Google Docs is a portable cloud based document hosting, creating and editing application. Google recently added an option to add storage to Google Docs, and other Google services, which could make the service attractive to users who did not use it until now because of the storage limitations. A standard Google Docs account is good for 1 Gigabyte of data. The available storage plans begin at $5 per year for 20 Gigabytes and end at $4096 per year for 16 TB of space.
The storage space can be used by the Google products Google Docs, Picasa, Blooger, Google Buzz and Gmail. It is assigned on a first come first serve basis which means that it is possible to use the additional storage space exclusively for one product if it is the only Google product used.
We all know that it is possible to upload multiple files to Google Docs via the web client. Documents can be dragged and dropped to the interface or selected via a built-in file browser. This works well for a couple files, but is not that practicable for dozens, hundreds or even thousands of documents, especially if they are stored in different folders on the computer.
The alternative? CyberDuck, a free data transfer client for Apple Macintosh and Microsoft Windows PCs. The program supports several protocols,like ftp, sftp or webdav, and offers built-in support for cloud based solutions that includes Amazon S3, Rackspace Cloud Files and Google Docs.
The Google Docs integration is one of the easiest to configure. It begins with the selection of the Open Connection button in the program interface. This opens a smaller window where a new connection can be configured.
Only the Google account email and password are needed to establish a connection to Google Docs. The program tries to connect to Google right after the credentials have been entered. All existing folders and files are displayed in the program window if the log in was successful.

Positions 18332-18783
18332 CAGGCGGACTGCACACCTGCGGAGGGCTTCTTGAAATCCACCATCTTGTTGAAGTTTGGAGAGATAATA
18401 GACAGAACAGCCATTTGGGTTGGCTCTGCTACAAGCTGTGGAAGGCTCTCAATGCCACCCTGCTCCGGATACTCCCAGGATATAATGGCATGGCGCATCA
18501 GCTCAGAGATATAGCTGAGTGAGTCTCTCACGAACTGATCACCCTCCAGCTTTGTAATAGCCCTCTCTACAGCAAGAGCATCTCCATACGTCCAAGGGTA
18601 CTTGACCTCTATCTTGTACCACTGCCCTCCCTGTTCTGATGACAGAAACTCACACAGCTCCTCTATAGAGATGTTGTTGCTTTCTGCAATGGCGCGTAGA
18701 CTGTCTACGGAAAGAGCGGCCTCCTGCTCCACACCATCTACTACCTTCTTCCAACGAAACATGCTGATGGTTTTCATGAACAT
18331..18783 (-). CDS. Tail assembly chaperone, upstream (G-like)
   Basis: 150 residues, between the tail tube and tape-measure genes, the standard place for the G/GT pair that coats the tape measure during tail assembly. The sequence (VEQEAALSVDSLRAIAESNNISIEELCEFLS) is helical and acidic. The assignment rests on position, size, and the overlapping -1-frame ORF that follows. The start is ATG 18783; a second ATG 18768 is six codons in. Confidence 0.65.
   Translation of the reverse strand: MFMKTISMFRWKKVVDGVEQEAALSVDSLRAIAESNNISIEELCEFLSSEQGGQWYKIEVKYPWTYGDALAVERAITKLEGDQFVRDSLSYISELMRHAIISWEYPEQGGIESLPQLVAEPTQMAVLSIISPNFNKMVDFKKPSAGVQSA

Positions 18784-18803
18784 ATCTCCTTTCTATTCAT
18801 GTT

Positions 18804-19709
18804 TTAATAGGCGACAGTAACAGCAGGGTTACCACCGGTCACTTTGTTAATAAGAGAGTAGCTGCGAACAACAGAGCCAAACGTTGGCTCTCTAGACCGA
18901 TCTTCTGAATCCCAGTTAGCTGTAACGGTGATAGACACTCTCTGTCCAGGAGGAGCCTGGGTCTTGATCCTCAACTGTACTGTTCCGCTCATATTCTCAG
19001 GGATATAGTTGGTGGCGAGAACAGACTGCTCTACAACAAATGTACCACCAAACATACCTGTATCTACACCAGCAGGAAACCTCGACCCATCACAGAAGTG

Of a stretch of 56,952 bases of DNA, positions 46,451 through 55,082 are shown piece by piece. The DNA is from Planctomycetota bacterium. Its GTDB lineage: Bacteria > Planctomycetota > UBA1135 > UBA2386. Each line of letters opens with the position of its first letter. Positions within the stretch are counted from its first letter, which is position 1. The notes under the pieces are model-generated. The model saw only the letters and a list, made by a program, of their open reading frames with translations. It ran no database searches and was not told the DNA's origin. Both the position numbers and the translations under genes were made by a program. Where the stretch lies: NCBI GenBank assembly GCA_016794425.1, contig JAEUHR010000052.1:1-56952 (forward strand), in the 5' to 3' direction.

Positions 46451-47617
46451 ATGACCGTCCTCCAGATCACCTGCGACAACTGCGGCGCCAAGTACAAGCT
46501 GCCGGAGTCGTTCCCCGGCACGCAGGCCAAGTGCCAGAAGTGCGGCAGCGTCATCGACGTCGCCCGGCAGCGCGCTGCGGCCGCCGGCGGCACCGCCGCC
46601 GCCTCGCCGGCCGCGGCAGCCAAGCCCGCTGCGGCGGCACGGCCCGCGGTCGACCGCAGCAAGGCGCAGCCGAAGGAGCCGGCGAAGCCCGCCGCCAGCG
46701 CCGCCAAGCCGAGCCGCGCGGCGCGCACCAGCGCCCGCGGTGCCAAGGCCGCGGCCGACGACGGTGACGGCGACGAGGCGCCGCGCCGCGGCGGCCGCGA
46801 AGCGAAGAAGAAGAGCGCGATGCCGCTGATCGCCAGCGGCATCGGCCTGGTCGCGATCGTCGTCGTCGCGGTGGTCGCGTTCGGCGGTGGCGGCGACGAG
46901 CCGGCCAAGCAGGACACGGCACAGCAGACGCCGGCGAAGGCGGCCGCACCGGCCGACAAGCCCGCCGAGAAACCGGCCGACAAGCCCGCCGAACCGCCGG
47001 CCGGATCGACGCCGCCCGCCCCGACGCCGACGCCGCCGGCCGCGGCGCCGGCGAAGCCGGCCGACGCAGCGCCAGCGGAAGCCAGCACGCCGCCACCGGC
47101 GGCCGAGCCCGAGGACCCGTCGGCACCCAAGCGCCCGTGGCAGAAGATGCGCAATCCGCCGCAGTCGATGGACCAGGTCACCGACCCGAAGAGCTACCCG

Documents can now be uploaded via the Upload button in the header, or a right-click in the file listing and the selection of Upload. The major advantage over the web interface upload is that it is possible to select files or folders for upload. Imagine a folder with dozens of subfolders. It requires quite some browsing and selecting to upload all the available documents to Google Docs via the web interface.
If you use Cyberduck instead, you just have to select the root folder and the program takes care of the rest. This way it is possible to upload hundreds of documents at once with minimal effort.
Another interesting option is the ability to sync a folder with the online storage at Google Docs. This is also configured in a few steps. The action button displays a list of available options, and synchronize is one of them. Cyberduck displays all files of the folder in a listing to give the user an option to block select files from the process. All remaining files can then be synchronized with the Google Docs server.
Documents can also be transferred from Google Docs to the local system if the need should arise.
Cyberduck is an excellent program that serves many different purposes besides the ones mentioned in the article. It is an excellent program to upload multiple documents to Google Docs, and may save lots of time even if it is a one time process.
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Ghacks is a technology news blog that was founded in 2005 by Martin Brinkmann. It has since then become one of the most popular tech news sites on the Internet with five authors and regular contributions from freelance writers.